George disappeared during the harsh winter of last year. It was foolish of me to have ever let him leave, but upon his urgent insistence to search for food, I eventually agreed to guard our old garbage bin while he hunted. We were both bone-thin, having gone two weeks without a meal. George swore that he wouldn’t let me die, even if it meant his own demise. So he set out in search of food, braving the rainy winter streets. I was tormented knowing that I allowed it. All of a sudden, my brother was gone from my life.

With every breath in me, I knew George was the most loyal, loving, good-hearted brother I could have ever asked for. But he did lack one important quality: vigilance. George never knew how to exercise caution, he didn’t fear the world the way I did, and part of me knew this played a role in his death. It was my own stupidity of letting him leave, yes, but if it had been me out there hunting, I knew I would have been able to return safely.

From that day on, I became even more fearful of the world around me. I had no way of knowing what specifically happened to George, but in this mad town, I knew it could have been anything. Strange, horrifying things happened in London, and not just during Halloween time. Immediately following George’s disappearance, I spent day and night searching the frigid streets, yowling his name. Although George never appeared, other things did.

During my searches, I ventured through the East End of London, a part of town I would have never elected to explore for any reason other than to locate my brother. It was not a pleasant experience. Homeless humans stumbled by while mumbling obscenities. Drunken prostitutes sang loudly in the streets, waking up the townspeople who yelled angrily and threw blunt objects out their windows. Whitechapel was filthier than any other part of London that I’d seen, and instinctively I knew it was also much more dangerous. This inkling gripped me even before having been stalked by a strange creature.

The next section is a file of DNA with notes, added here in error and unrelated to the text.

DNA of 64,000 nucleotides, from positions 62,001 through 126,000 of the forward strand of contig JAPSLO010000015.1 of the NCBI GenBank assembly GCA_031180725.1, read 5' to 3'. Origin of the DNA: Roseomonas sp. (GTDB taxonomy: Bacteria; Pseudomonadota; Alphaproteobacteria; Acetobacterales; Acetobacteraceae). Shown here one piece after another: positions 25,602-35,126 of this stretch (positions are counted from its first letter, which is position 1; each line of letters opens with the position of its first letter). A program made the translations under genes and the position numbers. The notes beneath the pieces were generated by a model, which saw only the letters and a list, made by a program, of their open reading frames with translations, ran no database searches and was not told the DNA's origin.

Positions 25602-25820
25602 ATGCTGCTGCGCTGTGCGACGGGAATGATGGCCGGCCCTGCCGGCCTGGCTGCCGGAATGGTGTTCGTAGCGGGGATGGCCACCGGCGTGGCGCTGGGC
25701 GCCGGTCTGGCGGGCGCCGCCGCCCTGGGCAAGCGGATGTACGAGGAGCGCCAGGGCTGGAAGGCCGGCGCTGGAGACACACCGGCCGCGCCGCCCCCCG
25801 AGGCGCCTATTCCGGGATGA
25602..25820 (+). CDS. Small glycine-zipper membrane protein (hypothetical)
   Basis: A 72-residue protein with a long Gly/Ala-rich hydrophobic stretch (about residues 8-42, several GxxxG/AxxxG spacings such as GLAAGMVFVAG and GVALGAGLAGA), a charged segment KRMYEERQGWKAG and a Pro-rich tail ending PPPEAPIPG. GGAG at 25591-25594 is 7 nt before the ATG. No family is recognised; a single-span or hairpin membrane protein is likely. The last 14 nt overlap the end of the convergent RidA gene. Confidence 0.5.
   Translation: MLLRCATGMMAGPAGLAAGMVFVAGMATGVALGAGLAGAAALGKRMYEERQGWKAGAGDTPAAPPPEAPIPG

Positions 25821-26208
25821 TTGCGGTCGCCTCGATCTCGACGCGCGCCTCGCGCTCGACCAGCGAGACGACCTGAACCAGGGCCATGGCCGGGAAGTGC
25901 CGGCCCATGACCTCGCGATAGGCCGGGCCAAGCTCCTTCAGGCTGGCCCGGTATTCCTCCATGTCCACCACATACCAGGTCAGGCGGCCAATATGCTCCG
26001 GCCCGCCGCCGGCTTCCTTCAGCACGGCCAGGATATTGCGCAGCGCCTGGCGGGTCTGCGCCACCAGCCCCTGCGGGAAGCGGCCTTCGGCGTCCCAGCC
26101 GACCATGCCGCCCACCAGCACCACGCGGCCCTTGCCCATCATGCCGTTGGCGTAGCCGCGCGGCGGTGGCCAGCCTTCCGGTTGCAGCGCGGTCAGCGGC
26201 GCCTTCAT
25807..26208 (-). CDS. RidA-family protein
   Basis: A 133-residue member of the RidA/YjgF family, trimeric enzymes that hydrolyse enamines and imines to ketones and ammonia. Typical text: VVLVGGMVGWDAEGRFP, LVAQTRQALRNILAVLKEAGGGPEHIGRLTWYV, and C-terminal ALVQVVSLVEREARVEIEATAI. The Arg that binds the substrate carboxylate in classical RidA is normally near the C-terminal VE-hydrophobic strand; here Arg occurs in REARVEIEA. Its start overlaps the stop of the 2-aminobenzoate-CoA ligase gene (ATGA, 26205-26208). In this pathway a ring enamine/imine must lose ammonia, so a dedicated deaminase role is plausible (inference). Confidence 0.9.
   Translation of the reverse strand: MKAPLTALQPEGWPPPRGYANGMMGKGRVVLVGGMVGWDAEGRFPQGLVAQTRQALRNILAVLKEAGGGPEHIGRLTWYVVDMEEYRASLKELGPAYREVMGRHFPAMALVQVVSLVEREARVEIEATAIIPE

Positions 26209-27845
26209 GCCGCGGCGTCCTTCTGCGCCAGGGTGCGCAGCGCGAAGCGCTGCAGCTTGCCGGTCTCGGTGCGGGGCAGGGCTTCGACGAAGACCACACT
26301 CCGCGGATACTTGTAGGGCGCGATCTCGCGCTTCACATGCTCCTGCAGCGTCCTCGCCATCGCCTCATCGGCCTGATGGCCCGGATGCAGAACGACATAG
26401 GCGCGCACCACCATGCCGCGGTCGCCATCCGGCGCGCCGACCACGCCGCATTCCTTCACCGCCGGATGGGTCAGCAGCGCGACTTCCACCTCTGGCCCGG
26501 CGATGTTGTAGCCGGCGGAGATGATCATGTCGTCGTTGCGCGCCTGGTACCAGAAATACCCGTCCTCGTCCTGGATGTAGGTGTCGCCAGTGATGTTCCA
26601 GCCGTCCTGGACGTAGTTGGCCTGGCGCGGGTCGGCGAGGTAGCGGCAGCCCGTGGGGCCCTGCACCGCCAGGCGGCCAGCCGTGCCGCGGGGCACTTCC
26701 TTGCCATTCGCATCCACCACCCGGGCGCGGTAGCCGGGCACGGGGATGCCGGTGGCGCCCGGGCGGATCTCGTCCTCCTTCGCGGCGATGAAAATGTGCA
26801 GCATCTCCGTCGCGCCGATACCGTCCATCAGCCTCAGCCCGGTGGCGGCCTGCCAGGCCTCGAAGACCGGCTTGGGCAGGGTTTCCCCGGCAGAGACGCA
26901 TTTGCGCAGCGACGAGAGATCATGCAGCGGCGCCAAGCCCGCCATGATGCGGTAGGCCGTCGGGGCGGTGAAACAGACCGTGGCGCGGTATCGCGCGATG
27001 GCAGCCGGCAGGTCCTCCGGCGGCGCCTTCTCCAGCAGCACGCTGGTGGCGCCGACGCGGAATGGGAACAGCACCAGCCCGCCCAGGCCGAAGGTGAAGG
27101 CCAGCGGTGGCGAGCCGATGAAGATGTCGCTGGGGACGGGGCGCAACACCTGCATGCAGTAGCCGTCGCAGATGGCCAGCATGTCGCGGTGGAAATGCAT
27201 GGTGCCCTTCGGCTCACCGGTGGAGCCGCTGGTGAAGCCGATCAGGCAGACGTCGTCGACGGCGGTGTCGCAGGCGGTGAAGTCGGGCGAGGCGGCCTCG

Not a week after George’s disappearance, I was running through a narrow alley in Whitechapel, crying out for my brother in vain, when I found myself face-to-face with a monstrous thing. I had only just passed the dusty old window when I realized there was something watching me from inside it: a dark, misshapen figure with huge eyes of flame. It was a sight I’ll never forget, one that gave me perhaps the worst shock of my life. I felt the blood in my veins turn to ice, felt my heart sear in my chest. Whatever the thing was seemed desperate and hungry, like it wanted nothing more than to eat me for supper. Needless to say, I didn’t give myself time to guess what I had just witnessed. Without another thought, I abruptly turned around and scampered back the way I had come.

I tried for months to forget that night, to wipe the horrifying image from my memory. But every time I thought of George, I remembered the dark figure, and a chill was sent up my spine as I wondered if that horrid creature could have been the thing that finished him off. I realized this was a morbid speculation, but several terrible events occurred in London soon after, which further fueled the notion.

That August, I witnessed an act of human-on-human violence. But not just any act. It was late in the night when I was searching Buck’s Row, a particularly nasty area of Whitechapel, when I noticed two figures moving in the shadows nearby. Well, one of them was moving. The woman lying on the ground was clearly dead. Her eyes were pasted open in a wide, glazed stare and she was bleeding profusely from the neck. I was frozen in shock as her counterpart used a knife to open her torso from breast to pelvis, then proceeded to disembowel her. I remained unnoticed by the killer through the entire act, but it wasn’t long before the sight overwhelmed me and I fled with the horrid images still eating at my brain like acid.
Over the following weeks, I learned through eavesdropping and local newspapers of “Jack the Ripper,” a highly wanted serial killer who had stricken three times since his first attack, the murder I had witnessed, the murder of Mary Ann Nichols. Gruesome photographs of the four prostitutes’ bodies accompanied news stories regarding who Jack could possibly be, but I had a feeling I knew exactly who: the figure I saw in the window less than a week after George disappeared.